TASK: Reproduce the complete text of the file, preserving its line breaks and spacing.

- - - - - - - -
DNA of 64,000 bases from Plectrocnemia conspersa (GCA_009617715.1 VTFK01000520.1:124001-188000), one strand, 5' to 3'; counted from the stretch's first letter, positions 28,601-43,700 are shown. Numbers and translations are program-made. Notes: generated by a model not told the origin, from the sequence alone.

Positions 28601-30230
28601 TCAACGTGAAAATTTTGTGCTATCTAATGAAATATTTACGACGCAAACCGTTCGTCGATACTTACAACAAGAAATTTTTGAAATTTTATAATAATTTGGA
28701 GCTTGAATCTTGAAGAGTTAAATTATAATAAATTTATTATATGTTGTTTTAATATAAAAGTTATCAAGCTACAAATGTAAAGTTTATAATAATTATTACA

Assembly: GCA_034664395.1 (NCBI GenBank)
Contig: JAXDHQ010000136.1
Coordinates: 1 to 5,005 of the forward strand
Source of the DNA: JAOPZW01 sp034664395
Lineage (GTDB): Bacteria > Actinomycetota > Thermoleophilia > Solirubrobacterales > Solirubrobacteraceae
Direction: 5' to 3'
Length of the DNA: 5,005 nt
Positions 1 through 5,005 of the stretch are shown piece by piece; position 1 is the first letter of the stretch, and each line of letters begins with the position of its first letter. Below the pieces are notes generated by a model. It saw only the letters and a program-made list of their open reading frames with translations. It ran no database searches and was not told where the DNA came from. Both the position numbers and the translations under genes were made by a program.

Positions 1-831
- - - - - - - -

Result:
DNA of 64,000 bases from Plectrocnemia conspersa (GCA_009617715.1 VTFK01000520.1:124001-188000), one strand, 5' to 3'; counted from the stretch's first letter, positions 28,601-43,700 are shown. Numbers and translations are program-made. Notes: generated by a model not told the origin, from the sequence alone.

Positions 28601-30230
28601 TCAACGTGAAAATTTTGTGCTATCTAATGAAATATTTACGACGCAAACCGTTCGTCGATACTTACAACAAGAAATTTTTGAAATTTTATAATAATTTGGA
28701 GCTTGAATCTTGAAGAGTTAAATTATAATAAATTTATTATATGTTGTTTTAATATAAAAGTTATCAAGCTACAAATGTAAAGTTTATAATAATTATTACA

Assembly: GCA_034664395.1 (NCBI GenBank)
Contig: JAXDHQ010000136.1
Coordinates: 1 to 5,005 of the forward strand
Source of the DNA: JAOPZW01 sp034664395
Lineage (GTDB): Bacteria > Actinomycetota > Thermoleophilia > Solirubrobacterales > Solirubrobacteraceae
Direction: 5' to 3'
Length of the DNA: 5,005 nt
Positions 1 through 5,005 of the stretch are shown piece by piece; position 1 is the first letter of the stretch, and each line of letters begins with the position of its first letter. Below the pieces are notes generated by a model. It saw only the letters and a program-made list of their open reading frames with translations. It ran no database searches and was not told where the DNA came from. Both the position numbers and the translations under genes were made by a program.

Positions 1-831